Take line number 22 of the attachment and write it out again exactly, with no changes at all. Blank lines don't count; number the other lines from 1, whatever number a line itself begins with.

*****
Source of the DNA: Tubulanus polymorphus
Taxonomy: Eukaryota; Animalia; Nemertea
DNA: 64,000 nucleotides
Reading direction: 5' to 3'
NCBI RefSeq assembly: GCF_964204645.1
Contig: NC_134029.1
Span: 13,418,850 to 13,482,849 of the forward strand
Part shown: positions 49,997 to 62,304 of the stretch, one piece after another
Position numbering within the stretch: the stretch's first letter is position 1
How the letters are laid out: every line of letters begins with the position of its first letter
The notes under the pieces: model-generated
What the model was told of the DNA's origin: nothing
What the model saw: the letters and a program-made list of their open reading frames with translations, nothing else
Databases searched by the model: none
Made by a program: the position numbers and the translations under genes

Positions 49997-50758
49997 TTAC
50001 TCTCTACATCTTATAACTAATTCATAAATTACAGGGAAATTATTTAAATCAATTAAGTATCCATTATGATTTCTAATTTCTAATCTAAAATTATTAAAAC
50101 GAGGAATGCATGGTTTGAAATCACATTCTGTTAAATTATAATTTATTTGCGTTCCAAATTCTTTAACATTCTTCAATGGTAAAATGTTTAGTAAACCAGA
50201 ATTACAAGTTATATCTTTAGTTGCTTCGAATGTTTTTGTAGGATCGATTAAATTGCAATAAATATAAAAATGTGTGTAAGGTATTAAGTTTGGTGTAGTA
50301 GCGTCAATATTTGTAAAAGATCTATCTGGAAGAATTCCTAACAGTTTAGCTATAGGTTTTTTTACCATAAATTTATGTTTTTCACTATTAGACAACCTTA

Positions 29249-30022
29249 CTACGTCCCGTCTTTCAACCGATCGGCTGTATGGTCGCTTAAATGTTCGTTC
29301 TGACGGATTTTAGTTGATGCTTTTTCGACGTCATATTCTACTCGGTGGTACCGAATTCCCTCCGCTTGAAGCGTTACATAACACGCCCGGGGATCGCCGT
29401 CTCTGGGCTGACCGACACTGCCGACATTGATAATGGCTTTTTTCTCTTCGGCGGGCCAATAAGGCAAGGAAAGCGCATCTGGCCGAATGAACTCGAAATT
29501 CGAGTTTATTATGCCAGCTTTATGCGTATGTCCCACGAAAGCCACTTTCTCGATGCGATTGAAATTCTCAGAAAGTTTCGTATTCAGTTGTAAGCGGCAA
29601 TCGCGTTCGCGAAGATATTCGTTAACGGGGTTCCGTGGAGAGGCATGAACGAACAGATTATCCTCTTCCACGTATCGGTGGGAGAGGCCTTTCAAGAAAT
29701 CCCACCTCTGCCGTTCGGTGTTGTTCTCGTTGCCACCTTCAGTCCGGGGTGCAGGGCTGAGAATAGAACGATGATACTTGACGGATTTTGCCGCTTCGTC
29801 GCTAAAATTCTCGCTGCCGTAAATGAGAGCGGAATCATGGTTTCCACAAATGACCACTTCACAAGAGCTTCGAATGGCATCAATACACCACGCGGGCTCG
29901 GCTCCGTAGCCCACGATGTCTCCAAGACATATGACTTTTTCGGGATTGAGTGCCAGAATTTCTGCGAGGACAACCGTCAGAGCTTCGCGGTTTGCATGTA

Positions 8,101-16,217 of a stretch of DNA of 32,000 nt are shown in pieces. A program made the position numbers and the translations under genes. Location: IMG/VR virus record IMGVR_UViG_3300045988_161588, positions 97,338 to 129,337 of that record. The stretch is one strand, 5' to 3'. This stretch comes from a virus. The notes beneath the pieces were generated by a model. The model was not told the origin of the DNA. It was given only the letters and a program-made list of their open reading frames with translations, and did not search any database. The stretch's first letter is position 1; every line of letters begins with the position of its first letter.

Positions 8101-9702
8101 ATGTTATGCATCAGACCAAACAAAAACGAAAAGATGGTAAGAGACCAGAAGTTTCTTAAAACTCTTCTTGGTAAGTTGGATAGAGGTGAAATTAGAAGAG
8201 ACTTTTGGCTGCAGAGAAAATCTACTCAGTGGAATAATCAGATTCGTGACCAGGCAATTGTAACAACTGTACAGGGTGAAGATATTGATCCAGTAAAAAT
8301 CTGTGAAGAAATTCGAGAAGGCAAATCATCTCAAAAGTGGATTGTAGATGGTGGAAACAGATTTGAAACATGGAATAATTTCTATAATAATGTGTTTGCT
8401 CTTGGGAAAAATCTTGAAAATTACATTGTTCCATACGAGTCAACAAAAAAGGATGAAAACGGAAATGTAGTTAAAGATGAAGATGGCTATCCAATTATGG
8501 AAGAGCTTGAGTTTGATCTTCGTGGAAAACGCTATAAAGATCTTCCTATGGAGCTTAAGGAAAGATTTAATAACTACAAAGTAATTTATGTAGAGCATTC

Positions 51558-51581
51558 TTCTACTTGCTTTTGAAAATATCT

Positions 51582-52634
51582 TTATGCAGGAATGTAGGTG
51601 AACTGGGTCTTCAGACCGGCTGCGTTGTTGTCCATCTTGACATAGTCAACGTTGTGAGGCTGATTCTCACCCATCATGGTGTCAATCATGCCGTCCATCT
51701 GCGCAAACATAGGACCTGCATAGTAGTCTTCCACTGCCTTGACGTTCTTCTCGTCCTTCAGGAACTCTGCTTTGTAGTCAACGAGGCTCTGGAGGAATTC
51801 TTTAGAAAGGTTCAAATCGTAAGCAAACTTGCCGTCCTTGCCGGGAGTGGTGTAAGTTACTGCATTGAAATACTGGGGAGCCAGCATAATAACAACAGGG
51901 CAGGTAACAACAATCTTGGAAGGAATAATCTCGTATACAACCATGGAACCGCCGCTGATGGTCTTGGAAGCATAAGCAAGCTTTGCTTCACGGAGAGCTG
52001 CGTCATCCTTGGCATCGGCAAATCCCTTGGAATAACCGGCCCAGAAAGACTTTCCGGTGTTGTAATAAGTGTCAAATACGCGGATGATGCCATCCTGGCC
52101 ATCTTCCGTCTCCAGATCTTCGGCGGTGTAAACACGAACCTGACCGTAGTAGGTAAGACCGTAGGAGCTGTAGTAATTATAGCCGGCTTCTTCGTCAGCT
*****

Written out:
Positions 29249-30022